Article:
Photo from DC Grid Fault Management and DC Circuit Breakers chapter 26 of High‐Voltage Direct‐Current Transmission: Converters, Systems and DC Grids book by Jovcic, Dragan, Ahmed, Khaled
- Direct-current fault current has no zero crossings. This creates problems because all mechanical
DC circuitbreaker exploit natural zero crossing to interrupt the current arc.
- Direct-current line impedances are significantly lower. This implies much larger fault current magnitudes and a low voltage level across the entire grid for a DC fault.
- Locating a fault in DC grids is more difficult because of low impedances.
- The semiconductor-based components in a DC grid – voltage-source converters (VSCs), DC/DC converters, DC CBs have very small thermal constants and a very small overcurrent rating.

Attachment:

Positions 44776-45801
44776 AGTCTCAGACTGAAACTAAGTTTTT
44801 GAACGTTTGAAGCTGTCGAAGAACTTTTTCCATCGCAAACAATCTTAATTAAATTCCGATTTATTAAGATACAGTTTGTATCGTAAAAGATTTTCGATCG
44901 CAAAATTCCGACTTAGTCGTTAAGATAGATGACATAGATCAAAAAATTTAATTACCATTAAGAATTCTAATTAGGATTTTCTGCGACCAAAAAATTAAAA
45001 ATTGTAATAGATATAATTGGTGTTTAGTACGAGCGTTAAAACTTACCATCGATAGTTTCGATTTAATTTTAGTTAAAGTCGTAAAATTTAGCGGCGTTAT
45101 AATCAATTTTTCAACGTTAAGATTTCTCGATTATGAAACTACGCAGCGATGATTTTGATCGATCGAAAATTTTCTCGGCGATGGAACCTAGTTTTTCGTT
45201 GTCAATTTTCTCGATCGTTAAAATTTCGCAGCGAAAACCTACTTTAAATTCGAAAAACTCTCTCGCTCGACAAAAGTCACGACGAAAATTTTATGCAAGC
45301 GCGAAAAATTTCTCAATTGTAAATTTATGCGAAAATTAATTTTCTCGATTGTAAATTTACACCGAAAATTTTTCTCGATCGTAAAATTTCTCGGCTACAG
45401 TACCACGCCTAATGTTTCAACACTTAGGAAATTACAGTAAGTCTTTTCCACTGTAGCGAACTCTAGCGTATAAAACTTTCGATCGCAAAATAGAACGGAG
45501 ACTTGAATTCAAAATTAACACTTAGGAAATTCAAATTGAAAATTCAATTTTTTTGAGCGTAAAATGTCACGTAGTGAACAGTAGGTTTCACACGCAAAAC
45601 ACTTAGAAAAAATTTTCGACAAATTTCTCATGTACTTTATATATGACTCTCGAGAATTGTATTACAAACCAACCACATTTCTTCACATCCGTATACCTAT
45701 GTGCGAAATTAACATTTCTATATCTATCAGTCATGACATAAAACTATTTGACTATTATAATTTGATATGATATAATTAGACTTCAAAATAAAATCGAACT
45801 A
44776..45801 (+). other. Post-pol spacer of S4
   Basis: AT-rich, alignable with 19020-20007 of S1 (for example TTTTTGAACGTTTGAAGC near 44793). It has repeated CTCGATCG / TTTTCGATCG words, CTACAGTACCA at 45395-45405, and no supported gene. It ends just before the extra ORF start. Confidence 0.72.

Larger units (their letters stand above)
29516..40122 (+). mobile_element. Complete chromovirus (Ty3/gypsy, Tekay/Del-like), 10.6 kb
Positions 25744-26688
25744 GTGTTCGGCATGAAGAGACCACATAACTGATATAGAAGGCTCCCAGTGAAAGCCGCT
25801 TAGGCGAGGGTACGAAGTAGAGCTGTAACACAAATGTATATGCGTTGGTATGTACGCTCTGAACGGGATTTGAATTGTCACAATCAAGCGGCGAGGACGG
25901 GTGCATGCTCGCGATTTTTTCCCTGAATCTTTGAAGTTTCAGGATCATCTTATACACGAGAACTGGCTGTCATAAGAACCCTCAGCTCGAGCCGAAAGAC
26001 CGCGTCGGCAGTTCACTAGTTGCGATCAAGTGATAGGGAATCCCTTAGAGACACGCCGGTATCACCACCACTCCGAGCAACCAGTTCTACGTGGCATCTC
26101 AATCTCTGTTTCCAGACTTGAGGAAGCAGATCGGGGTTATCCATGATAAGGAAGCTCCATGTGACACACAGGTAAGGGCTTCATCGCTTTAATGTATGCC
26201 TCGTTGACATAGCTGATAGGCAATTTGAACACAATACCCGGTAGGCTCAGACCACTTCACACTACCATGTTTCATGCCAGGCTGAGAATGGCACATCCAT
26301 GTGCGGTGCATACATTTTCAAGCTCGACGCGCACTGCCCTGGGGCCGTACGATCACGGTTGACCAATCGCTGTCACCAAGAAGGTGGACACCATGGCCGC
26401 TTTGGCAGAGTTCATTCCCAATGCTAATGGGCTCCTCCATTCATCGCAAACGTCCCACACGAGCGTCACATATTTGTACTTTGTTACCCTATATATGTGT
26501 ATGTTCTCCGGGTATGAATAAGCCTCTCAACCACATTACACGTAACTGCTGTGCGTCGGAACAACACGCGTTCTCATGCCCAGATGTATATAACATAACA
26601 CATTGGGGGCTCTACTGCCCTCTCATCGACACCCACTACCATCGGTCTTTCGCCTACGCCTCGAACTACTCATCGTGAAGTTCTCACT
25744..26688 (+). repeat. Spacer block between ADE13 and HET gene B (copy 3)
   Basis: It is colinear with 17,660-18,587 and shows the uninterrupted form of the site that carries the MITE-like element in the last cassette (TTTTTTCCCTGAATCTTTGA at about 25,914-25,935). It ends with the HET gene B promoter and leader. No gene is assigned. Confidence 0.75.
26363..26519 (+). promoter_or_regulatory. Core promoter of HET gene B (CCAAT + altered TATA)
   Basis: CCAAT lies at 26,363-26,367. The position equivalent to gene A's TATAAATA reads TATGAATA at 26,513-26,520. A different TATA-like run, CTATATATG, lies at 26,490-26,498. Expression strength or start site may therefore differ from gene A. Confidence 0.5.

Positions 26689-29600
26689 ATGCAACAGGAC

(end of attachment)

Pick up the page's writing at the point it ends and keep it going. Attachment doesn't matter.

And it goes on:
Considering, too, that costs of semiconductor components are high, there is a strong requirement
to clear DC faults in a short time and therefore the fast speed of protection system operation is very important.
- Voltage-source converters are blocked if DC voltage drops to around 80–90% of nominal value.
- Many DC systems involve cables that have significant amount of shunt capacitive impedance and further capacitance is present with converter DC-side capacitors and DC-filters.
The overview of protection operating timeframes for AC and DC sides is illustrated in Figure.